Portrait and figure painter Sean Cheetham is another artist whose own blog and web site tell me virtually nothing about him, other than that I like his work. Perhaps that’s the most important thing, but one might hope for a little additional info.
I was able to come up with some through a little digging. It turns out that Cheetham is a workshop instructor at the Los Angeles Academy of Figurative Art. His short bio there mentions that he has BFA from Art Center College of Design in Pasadena, and has exhibited at the National Portrait Gallery in London, England and at the Mendenhall Sobieski Gallery in Pasadena.
Cheetham’s own site is just a horizontally scrolling page of unfortunately not-very-large images. Fortunately, the ones in the posts on his blog are linked to much larger versions in which you can begin to get a feeling for the painterly qualities of his work.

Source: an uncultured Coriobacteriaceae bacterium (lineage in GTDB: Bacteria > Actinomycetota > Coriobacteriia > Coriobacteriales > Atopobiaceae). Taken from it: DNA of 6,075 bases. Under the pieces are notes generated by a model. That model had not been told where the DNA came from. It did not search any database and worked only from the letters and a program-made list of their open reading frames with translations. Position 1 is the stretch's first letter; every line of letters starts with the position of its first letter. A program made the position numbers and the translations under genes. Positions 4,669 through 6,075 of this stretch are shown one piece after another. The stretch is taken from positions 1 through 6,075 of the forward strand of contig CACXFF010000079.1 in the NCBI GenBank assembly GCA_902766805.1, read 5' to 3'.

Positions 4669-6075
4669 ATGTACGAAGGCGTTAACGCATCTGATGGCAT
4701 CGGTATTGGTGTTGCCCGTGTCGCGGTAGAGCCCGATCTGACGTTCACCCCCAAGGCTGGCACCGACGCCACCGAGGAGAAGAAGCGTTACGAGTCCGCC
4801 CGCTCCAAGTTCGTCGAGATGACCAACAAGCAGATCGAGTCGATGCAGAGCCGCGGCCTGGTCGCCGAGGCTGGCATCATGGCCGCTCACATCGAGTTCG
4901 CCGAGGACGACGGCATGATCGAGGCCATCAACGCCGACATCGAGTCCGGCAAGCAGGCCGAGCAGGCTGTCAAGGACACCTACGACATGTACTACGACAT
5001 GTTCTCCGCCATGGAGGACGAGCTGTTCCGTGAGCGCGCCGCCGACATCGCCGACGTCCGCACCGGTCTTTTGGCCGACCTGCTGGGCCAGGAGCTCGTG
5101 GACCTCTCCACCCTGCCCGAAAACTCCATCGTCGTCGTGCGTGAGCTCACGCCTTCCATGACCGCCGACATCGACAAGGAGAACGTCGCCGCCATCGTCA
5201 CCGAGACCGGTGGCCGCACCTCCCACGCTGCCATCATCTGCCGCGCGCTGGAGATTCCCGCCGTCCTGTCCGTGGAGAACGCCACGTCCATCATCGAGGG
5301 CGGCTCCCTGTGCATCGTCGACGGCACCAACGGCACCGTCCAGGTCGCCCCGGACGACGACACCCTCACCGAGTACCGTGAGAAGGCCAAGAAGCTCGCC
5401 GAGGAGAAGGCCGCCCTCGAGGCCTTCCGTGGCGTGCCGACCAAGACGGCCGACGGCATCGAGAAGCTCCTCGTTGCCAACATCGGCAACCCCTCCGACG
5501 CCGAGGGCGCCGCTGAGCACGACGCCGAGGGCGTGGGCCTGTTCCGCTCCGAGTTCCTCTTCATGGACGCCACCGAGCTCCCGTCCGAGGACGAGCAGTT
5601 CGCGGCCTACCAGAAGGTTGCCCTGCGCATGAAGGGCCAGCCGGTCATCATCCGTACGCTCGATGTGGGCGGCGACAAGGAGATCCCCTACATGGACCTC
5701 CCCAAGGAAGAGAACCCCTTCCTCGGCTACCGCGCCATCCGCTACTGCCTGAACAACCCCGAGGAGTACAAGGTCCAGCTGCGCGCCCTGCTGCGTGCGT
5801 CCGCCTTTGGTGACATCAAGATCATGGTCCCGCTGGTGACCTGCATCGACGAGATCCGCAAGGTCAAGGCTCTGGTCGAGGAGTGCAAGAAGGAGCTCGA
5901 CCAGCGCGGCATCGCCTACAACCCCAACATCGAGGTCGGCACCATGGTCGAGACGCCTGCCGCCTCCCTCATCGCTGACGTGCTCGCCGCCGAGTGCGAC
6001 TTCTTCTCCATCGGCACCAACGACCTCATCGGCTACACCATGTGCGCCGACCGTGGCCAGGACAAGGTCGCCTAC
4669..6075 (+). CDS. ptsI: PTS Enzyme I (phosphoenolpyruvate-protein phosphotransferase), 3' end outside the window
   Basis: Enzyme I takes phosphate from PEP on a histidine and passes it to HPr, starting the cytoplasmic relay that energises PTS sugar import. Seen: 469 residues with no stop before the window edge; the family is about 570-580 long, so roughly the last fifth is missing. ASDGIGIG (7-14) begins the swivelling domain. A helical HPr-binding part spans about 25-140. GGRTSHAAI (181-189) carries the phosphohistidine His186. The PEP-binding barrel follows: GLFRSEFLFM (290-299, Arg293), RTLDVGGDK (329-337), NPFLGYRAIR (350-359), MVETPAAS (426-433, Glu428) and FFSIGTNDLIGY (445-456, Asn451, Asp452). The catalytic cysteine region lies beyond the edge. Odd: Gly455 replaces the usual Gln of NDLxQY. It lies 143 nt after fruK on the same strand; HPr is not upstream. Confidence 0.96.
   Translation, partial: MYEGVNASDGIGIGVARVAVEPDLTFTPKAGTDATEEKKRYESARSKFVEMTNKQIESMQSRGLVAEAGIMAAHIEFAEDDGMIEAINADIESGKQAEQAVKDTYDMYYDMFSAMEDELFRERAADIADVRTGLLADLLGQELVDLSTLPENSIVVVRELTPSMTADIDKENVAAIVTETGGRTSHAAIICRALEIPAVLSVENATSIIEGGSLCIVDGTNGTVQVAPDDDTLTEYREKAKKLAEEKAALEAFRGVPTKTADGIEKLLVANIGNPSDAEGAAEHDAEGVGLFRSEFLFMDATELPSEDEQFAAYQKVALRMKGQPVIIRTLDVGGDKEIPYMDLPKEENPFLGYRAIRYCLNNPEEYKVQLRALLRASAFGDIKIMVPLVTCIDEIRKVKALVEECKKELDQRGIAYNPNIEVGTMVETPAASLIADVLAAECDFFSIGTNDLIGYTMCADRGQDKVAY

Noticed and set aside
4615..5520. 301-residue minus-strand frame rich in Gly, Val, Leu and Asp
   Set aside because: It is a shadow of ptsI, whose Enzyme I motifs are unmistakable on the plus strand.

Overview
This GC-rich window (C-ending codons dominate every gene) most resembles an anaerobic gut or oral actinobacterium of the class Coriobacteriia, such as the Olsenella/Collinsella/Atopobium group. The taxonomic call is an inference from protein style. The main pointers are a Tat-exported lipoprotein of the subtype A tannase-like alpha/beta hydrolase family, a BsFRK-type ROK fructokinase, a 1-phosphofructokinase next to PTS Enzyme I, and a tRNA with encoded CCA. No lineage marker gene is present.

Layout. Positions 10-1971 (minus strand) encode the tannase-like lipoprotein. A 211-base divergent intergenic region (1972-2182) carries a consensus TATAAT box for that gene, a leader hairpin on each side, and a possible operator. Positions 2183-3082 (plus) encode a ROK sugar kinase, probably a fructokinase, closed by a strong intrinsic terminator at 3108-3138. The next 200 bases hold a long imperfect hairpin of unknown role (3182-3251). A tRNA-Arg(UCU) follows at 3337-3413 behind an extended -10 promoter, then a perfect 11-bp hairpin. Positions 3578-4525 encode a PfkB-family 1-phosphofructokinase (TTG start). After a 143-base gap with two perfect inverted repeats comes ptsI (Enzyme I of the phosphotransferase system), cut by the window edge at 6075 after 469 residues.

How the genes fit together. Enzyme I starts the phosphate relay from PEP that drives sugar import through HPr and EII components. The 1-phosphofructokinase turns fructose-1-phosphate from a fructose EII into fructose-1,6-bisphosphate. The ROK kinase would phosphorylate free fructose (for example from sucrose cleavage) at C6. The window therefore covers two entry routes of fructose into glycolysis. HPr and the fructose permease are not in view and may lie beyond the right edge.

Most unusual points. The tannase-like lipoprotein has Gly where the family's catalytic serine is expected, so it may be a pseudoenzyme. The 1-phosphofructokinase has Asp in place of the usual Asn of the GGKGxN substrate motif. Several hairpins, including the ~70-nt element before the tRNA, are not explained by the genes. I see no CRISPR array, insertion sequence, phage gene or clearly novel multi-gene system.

Cheetham is an accomplished draftsman, and his painting approach shows a debt to academic painting traditions. His portraits are frank, direct portrayals of his subjects, unapologetic and seemingly without comment.
He doesn’t flatter or criticize, focusing unblinkingly on his subjects and their environment. In the latter, he seems attracted to the textures and colors of gritty urban interiors, the rough surfaces of thinly painted walls, chipped formica, scuffed floors and rough cloth.
Some of his portraits are of individuals with tattoos, and I get the impression that the tattoo art is represented with the kind of fidelity that a painter might apply to the portrayal of a famous painting in the background of a portrait set in an art museum gallery.
Cheetham’s work has also been featured in American Artist’s Workshop magazine. The American Artist site has a gallery of his portraits and online versions of the article Sean Cheetham: Using a “Mud Palette” to Achieve Harmony and the short Sean Cheetham: Common Weaknesses in Figure Paintings
There is also speed painting video on YouTube in which he paints a full portrait.
(Note: some images may be NSFW)
[Suggestion courtesy of Bill Sharp]